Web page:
As noted above, the parties stipulated to the judgment, which resolved all of plaintiffs' claims. They also agreed that defendant "reserv[ed] nevertheless its right to appeal the denial of its motion to dismiss" the wrongful discharge claim. For purposes of this opinion, we assume that that wording sought to reserve for defendant a right to appeal from the judgment for the purpose of assigning error to the trial court's order denying the motion to dismiss the wrongful discharge claim. The parties did not confine their stipulation, for example, to the fact or amount of plaintiffs' damages. This case raises the question whether the stipulated judgment is appealable because it purports to reserve defendant's right to appeal from it. For the reasons discussed below, we conclude that the stipulated judgment is not appealable.

    In two cases, this court has held that the attempt to reserve a party's right of appeal in a stipulated judgment is without legal effect. In Twitchell v. Risley, 56 Or. 226, 107 P. 459 (1910), the defendant answered the plaintiff's complaint, the plaintiff demurred to new matter in the answer, and the trial court sustained the demurrer. The parties then stipulated:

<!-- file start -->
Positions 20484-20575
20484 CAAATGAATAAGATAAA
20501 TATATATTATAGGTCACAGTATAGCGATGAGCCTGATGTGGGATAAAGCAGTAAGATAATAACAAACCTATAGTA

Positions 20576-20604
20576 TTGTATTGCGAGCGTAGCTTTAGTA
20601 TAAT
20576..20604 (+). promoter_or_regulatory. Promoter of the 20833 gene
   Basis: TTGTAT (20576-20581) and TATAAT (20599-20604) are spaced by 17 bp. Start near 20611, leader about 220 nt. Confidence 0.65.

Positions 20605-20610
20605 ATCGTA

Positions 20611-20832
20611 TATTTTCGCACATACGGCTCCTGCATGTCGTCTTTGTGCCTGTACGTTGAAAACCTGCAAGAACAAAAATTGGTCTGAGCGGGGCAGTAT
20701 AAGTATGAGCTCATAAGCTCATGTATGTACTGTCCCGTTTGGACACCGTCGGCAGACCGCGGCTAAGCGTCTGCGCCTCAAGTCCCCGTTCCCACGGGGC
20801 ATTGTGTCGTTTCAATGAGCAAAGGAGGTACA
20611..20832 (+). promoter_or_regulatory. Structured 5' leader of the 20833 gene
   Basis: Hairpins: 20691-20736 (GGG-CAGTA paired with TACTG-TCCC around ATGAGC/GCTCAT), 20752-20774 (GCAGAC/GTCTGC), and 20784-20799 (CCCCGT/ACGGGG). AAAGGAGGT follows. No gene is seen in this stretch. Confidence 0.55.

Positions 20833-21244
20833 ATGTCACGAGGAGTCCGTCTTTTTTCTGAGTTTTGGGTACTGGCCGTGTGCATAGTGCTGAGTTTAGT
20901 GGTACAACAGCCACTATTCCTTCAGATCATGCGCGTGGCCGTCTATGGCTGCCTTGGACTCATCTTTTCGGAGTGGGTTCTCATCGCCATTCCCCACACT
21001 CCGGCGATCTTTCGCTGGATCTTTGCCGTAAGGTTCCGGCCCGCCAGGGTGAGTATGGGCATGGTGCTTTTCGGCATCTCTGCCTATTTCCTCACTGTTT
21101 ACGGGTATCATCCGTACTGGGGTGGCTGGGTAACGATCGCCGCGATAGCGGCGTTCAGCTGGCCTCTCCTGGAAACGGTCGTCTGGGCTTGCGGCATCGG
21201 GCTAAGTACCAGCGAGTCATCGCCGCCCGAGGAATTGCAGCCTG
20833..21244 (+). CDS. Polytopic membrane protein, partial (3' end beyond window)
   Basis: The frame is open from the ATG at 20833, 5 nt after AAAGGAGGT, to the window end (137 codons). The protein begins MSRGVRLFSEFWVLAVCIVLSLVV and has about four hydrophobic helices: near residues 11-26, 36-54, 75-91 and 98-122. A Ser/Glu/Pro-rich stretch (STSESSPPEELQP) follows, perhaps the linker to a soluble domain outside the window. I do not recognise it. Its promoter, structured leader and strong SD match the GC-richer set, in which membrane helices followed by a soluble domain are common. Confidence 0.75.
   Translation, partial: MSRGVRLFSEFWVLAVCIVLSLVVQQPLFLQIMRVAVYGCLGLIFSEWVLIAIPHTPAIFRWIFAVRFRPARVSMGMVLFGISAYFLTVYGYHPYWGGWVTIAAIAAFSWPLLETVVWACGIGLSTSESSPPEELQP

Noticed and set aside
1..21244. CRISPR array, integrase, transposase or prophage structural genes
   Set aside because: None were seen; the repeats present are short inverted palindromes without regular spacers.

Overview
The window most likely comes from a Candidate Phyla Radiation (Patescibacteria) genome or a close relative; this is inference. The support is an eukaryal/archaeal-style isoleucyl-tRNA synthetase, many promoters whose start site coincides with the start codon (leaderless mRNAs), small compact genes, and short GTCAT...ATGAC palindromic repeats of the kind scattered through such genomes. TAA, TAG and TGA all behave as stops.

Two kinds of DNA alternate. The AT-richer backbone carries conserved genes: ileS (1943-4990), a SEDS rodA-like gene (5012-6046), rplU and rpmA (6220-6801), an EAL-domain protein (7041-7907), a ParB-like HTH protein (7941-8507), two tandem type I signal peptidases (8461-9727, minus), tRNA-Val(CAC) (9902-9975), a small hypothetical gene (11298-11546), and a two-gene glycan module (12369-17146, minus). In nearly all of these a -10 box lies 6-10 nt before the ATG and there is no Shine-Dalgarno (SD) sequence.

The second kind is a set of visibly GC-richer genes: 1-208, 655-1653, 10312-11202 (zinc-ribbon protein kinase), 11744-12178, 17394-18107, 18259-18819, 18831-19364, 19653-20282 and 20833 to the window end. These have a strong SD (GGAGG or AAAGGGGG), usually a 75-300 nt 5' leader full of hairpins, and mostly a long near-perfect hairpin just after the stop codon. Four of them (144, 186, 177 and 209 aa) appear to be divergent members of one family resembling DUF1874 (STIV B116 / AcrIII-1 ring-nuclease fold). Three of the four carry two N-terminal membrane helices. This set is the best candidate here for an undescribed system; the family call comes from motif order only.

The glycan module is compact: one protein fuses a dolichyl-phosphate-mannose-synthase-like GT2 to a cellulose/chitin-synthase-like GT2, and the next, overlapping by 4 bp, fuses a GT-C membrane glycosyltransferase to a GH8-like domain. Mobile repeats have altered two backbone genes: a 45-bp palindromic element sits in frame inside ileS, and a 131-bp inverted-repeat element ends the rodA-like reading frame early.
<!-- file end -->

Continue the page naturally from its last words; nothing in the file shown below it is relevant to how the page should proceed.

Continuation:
"`That the plaintiff paid substantially as alleged in defendant A.J. Risley's further and separate answer the sum of $1,020, to which answer a demurrer was interposed and sustained by the court, and it is hereby agreed by and between the parties hereto that judgment may be entered against A.J. Risley in that sum. It is further understood and agreed that the defendant, A.J. Risley, is not to be prejudiced hereto to take an appeal to the Supreme Court of the State of Oregon from the ruling of the court sustaining the demurrer to his further and separate answer, it being the intention thereby to arrive at the amount, if any, due plaintiff in this action, if a trial was had on the issues as they now stand.'"

    Id. at 227, 107 P. 459. The trial court entered judgment in favor of the plaintiff, and the defendant appealed. Ibid. This court dismissed the appeal on its own motion, stating:

    "It has been held by this court that no appeal lies from a judgment or decree rendered by consent of the parties: Rader v. Barr, 22 Or. 495 (29 P. 889) [(1892)]; Schmidt v. Oregon Gold Mining Co., 28 Or. 9 (40 P. 406, 1014: 52 Am. St. Rep. 759) [(1895)]. In the latter case it was held that, strictly speaking, such a decree is not given by confession or for want of an answer, yet will be governed by Section 548, B. & C. Comp. The purpose of an appeal is to bring up for review an erroneous action of the trial court; but the trial court performs no judicial act when an order, decree, or judgment is entered by consent. No appeal can be taken by either party from such decision, since the error, if any, is his own, and not the court's. 2 Pld. & Prac. 99."